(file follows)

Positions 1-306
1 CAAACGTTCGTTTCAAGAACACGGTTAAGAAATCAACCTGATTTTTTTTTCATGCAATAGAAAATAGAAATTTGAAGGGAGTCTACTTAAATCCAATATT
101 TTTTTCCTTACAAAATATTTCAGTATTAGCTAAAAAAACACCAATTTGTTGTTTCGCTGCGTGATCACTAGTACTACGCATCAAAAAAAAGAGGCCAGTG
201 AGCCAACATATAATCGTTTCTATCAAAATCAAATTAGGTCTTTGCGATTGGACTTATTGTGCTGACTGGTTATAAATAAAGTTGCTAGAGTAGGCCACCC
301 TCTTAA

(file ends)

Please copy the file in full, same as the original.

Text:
Positions 1-306
1 CAAACGTTCGTTTCAAGAACACGGTTAAGAAATCAACCTGATTTTTTTTTCATGCAATAGAAAATAGAAATTTGAAGGGAGTCTACTTAAATCCAATATT
101 TTTTTCCTTACAAAATATTTCAGTATTAGCTAAAAAAACACCAATTTGTTGTTTCGCTGCGTGATCACTAGTACTACGCATCAAAAAAAAGAGGCCAGTG
201 AGCCAACATATAATCGTTTCTATCAAAATCAAATTAGGTCTTTGCGATTGGACTTATTGTGCTGACTGGTTATAAATAAAGTTGCTAGAGTAGGCCACCC
301 TCTTAA